San Joaquin Planning Region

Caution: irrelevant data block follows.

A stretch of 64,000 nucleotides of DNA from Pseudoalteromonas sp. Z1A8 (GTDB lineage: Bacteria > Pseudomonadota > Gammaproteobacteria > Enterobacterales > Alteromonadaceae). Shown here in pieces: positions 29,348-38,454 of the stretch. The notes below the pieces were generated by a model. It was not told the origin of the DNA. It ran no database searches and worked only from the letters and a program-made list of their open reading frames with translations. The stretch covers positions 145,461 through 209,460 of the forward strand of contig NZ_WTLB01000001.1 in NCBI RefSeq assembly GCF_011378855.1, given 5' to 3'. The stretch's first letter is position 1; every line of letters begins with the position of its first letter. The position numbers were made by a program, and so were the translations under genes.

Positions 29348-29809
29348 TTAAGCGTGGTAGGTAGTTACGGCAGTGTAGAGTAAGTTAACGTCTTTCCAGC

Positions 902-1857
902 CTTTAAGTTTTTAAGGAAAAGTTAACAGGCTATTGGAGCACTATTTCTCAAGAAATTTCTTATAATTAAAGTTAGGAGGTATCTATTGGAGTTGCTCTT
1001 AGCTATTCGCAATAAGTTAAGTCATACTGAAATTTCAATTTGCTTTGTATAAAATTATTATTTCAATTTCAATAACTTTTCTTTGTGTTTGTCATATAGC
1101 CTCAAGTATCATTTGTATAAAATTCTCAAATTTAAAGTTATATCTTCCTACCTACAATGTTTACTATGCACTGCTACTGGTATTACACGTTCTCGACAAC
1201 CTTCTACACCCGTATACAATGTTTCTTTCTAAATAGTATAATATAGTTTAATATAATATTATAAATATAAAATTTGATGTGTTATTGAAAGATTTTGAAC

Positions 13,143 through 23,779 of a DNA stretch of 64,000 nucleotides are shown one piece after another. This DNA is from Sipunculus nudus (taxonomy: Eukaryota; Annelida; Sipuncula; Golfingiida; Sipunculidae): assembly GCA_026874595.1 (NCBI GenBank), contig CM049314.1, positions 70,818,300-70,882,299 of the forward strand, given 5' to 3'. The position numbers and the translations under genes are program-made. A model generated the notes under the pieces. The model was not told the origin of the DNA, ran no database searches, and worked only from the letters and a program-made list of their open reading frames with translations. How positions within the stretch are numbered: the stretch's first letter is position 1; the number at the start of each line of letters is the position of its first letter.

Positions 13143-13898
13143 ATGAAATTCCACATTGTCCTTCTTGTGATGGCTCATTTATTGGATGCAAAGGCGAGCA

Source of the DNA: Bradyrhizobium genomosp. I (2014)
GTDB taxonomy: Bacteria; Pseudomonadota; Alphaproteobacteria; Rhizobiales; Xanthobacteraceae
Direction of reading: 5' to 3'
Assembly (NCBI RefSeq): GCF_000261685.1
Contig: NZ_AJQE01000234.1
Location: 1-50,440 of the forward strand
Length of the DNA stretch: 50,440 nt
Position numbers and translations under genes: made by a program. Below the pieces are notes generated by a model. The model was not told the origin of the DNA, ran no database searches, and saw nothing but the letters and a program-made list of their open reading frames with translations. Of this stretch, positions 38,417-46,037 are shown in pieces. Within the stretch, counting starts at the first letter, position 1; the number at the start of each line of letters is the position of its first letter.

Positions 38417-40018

The San Joaquin Planning region encompasses the San Joaquin Basin which consists of approximately 2,845,000 acres extending 80 miles from the Stanislaus River in the North to the San Joaquin River in the south. The Coast Range borders the basin on the west and foothills of the Sierra Nevada on the east. Where it turns north, the San Joaquin river bisects the basin from south to north, with major tributaries, including the Merced, Tuolumne and Stanislaus Rivers, flowing from the east. While agriculture is the predominant land use in the basin, wildlife friendly food crops are limited with orchards and row crops primarily grown. The region contains several National Wildlife Refuges and State Wildlife Areas as well as extensive private wetlands located in the Grasslands Ecological Area. The majority of the private wetlands are permanently protected with federal and state conservation easements and most wetlands in this area have reliable water supplies. This area represents the largest block of contiguous wetlands in the Central Valley and provides significant habitat for wintering and breeding waterfowl, shorebirds and other waterbirds. In addition, considerable remnant and restored riparian habitat is protected along the San Joaquin River and tributaries by National Wildlife Refuges, State Parks and privately-owned conservation lands. These lands provide some of the most important habitat for riparian landbirds in the Central Valley.